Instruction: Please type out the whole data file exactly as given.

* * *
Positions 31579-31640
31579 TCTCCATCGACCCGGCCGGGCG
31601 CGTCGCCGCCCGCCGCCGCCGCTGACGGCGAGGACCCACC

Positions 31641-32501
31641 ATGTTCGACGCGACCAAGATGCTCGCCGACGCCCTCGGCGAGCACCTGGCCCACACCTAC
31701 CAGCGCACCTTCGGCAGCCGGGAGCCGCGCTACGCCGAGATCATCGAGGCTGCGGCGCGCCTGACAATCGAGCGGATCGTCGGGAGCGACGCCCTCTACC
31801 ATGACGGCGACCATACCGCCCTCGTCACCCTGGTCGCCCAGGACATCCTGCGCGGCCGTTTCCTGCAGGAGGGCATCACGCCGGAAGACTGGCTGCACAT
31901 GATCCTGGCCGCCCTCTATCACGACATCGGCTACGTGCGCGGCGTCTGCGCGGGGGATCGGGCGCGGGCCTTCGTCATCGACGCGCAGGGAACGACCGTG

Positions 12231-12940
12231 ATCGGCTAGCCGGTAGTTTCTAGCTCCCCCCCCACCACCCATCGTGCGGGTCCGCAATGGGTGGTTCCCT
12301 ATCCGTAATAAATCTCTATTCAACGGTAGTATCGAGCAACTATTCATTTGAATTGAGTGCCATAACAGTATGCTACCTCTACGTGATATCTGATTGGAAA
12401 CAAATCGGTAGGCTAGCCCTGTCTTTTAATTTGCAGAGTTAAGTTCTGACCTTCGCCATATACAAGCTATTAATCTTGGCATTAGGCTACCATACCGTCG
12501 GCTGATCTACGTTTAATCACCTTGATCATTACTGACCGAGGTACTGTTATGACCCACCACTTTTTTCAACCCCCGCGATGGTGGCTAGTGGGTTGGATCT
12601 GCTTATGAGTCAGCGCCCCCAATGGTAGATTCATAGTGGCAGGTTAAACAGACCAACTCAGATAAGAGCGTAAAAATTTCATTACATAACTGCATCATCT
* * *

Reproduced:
Positions 31579-31640
31579 TCTCCATCGACCCGGCCGGGCG
31601 CGTCGCCGCCCGCCGCCGCCGCTGACGGCGAGGACCCACC

Positions 31641-32501
31641 ATGTTCGACGCGACCAAGATGCTCGCCGACGCCCTCGGCGAGCACCTGGCCCACACCTAC
31701 CAGCGCACCTTCGGCAGCCGGGAGCCGCGCTACGCCGAGATCATCGAGGCTGCGGCGCGCCTGACAATCGAGCGGATCGTCGGGAGCGACGCCCTCTACC
31801 ATGACGGCGACCATACCGCCCTCGTCACCCTGGTCGCCCAGGACATCCTGCGCGGCCGTTTCCTGCAGGAGGGCATCACGCCGGAAGACTGGCTGCACAT
31901 GATCCTGGCCGCCCTCTATCACGACATCGGCTACGTGCGCGGCGTCTGCGCGGGGGATCGGGCGCGGGCCTTCGTCATCGACGCGCAGGGAACGACCGTG

Positions 12231-12940
12231 ATCGGCTAGCCGGTAGTTTCTAGCTCCCCCCCCACCACCCATCGTGCGGGTCCGCAATGGGTGGTTCCCT
12301 ATCCGTAATAAATCTCTATTCAACGGTAGTATCGAGCAACTATTCATTTGAATTGAGTGCCATAACAGTATGCTACCTCTACGTGATATCTGATTGGAAA
12401 CAAATCGGTAGGCTAGCCCTGTCTTTTAATTTGCAGAGTTAAGTTCTGACCTTCGCCATATACAAGCTATTAATCTTGGCATTAGGCTACCATACCGTCG
12501 GCTGATCTACGTTTAATCACCTTGATCATTACTGACCGAGGTACTGTTATGACCCACCACTTTTTTCAACCCCCGCGATGGTGGCTAGTGGGTTGGATCT
12601 GCTTATGAGTCAGCGCCCCCAATGGTAGATTCATAGTGGCAGGTTAAACAGACCAACTCAGATAAGAGCGTAAAAATTTCATTACATAACTGCATCATCT